Today +Rob Minnaert shared a set of questions posed by +matt slick of CARM. These are nasty questions that stink of piety and condescension, but I decided to answer them in kind.

I thought these questions special because they follow a new sneaky tactic I have not yet encountered. The major assumption that you smell after reading these questions is... well I'll let you see, and then tell you what I think.

1. How would you define atheism?
Lack of belief in gods.

2. Do you act according to what you believe (there is no God) in or what you don't believe in (lack belief in God)?
It doesn't require me to act in any specific way.

3. Do you think it is inconsistent for someone who "lacks belief" in God to work against God's existence by attempting to show that God doesn't exist?
No, because it is merely pointing out the evidence or lack thereof.

4. How sure are you that your atheism properly represents reality?
How sure are you that your theism is correct?

5. How would you define what truth is?
The truth is "what is definite and accurate". Read a dictionary?

6. Why do you believe your atheism is a justifiable position to hold?
Why do you believe theism is a justifiable position to hold? How can you judge my way of life by suggesting that it is unjustifiable and asking me to defend it.

7. Are you a materialist, or a physicalist, or what?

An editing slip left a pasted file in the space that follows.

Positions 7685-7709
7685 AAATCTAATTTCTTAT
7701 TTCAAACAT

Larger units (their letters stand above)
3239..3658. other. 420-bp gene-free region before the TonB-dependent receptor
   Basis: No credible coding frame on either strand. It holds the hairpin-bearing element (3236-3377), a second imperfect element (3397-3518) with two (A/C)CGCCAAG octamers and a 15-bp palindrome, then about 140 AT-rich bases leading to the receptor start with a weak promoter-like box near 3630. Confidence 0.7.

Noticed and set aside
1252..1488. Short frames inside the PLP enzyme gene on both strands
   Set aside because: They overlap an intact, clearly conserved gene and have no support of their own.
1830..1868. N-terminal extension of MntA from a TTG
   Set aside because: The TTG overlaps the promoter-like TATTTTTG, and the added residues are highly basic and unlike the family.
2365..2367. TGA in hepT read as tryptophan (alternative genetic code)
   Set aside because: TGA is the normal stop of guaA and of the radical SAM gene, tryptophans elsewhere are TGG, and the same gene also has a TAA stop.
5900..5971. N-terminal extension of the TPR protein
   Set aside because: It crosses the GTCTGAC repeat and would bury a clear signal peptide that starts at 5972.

Maybe a naturalist, not that labels matter much, I am more complex than a label.

8. Do you affirm or deny that atheism is a worldview?  Why or why not?
In the context of majoritarian belief it is a world view. In a world built on reason it is a default, and wouldn't be considered a world view.

9. Not all atheists are antagonistic to Christianity, but for those of you who are, why the antagonism?
Replying in kind I guess. If you can't stop meddling and "praying" for us, talking down to us, repressing science and social progress, then you should expect a push back.

10. If you were at one time a believer in the Christian God, what caused you to deny his existence?
Evidence points the other way, to the non-existence of god.

11. Do you believe the world would be better off without religion?
The world would be better off without dogma, and religion is a type of dogma, so yes.

12. Do you believe the world would be better off without Christianity?

13. Do you believe that faith in a God or gods is a mental disorder?

14. Must God be known through the scientific method?